To Be Self-Published or Not to Be

… self-published, that is the question:

Whether ’tis nobler in the mind to suffer

The slings and arrows of outrageous fortune,

Or to take arms against a sea of troubles

And by opposing end them. 

So said Hamlet, Prince of Denmark, with some help from Yours Truly, because a writer’s soul is up for grabs every time he puts his stuff out there. Yes, sometimes it’s a real drama, especially when your toes are actually hanging over the precipice of a big decision. That’s where I am at now. Shall I become an independent author, flinging myself into self-publication – a chasm where many a writer disappears forever – or shall I knock on the door of a publishing house, to be wined and dined by sophisticated executives with a good eye for talent? It seems like an easy choice, but it’s not. Maybe you don’t have any talent, or maybe you do but they don’t care for your histrionics, your existential struggle to write something significant, the publishing house a prison where authors languish for years, churning books out like number plates. Maybe, just maybe, like Milton’s Satan in Paradise Lost, the self-published author can fling himself into the chasm of individualism and rise on some sort of fortuitous updraught, coming to earth somewhere with a gentle pounce, ready for heroic success.

So I contacted a swank outfit that offers help for authors in search of agents and publishers, and I bared my soul for the chief gal (Randy Peyser, and I told her (more or less) how weary I was of promoting myself on social media: I have a great book, dammit, and I wanna write other books, not spend eternity nosing the inglorious halls of Twitterdom et al.. Emails are confidential, otherwise this would be very hush-hush, but luckily I have her blessings to publish her reply. So here it is, minus the bits that aren’t relevant.

Hi Allan Hands,
Your website looks very professional. And now, it’s education time:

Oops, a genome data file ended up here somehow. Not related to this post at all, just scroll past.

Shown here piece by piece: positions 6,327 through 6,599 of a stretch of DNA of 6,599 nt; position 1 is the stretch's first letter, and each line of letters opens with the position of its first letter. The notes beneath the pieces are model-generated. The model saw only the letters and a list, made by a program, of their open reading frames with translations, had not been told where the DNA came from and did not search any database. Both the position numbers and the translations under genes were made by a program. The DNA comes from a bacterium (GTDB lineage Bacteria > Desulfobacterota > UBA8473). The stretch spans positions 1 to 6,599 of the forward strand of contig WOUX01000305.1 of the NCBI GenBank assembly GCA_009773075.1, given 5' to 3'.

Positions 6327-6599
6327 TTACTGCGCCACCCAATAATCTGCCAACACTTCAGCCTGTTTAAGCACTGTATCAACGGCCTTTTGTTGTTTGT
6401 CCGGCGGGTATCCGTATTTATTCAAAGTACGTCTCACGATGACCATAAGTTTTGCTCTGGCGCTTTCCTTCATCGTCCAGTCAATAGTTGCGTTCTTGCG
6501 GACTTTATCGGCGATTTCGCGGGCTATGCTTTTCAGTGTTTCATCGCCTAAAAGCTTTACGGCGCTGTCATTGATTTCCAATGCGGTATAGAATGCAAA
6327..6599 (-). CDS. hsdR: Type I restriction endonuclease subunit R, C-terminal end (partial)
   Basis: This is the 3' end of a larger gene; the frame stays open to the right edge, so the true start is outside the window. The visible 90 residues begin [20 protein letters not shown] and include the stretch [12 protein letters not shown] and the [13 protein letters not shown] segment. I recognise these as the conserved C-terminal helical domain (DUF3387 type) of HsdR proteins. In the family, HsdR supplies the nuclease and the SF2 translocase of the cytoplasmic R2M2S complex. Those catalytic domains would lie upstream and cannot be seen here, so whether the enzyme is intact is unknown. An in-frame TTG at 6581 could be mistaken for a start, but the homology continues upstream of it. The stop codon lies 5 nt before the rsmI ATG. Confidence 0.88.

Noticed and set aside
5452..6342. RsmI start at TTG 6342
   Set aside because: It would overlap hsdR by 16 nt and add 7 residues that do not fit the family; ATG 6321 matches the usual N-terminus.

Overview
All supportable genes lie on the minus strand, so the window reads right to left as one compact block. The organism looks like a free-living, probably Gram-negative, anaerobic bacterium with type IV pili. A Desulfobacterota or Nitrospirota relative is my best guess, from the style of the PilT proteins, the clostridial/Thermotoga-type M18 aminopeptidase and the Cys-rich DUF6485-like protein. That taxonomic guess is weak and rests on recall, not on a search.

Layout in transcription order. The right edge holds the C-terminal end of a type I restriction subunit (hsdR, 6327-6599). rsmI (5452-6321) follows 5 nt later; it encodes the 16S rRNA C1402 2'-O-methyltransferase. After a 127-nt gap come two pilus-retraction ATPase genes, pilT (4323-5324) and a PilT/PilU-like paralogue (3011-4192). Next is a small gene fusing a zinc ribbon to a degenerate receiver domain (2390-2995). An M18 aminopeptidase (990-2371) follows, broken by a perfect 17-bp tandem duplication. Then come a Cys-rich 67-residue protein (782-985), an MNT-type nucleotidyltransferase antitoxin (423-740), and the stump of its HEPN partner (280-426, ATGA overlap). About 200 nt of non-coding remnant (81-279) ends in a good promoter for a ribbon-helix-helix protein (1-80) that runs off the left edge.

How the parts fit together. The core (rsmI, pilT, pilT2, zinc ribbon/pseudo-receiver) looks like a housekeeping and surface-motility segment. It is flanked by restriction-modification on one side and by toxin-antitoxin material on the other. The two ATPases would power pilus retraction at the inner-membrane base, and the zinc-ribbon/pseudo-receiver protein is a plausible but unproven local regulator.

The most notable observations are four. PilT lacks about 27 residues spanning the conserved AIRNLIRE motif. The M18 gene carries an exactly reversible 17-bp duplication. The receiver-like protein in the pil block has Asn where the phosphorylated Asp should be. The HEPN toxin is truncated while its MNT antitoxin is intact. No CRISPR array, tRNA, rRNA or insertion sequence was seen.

If you want a traditional publisher absolutely do not self-publish your book. You will be shooting yourself in the foot if you do. Publishers and agents looks for people who actively market themselves and who are already doing it. This is how you tip the sale in your favor. Agents and publishers will ask for your social media numbers. They will look you up online and see how active you already are.

Getting a book deal takes concerted effort. If the author is not in the U.S., these are the questions every agent or publisher will ask me: How often does the author come to the U.S and where is he speaking? What is the size of each audience? What is the size of his social media in the U.S.? Your numbers have to be strong to get a book deal in the U.S.


I’m not in the U.S., but getting there is not a great problem for me (unless global warming is for real, when I could take months to arrive by sail or balloon). The problem for me is this: what’s the difference! If I have to promote myself for a publishing house, how is that any different to promoting myself as an independent author? It’s still time not spent writing.

Anyway, I haven’t made up my mind yet. Maybe I’m being a tad melodramatic. I’ve still got some months before decision time comes knocking. Till then: To be or not to be

Allan Hands, interrogating himself in a not so private moment.

Published by Allan Hands

Allan Hands is a pseudonym for the author of 'Mirrored Sword', his first venture into fiction. The name was cut and pasted from the names of his grandfathers to make an easy handle on his books.

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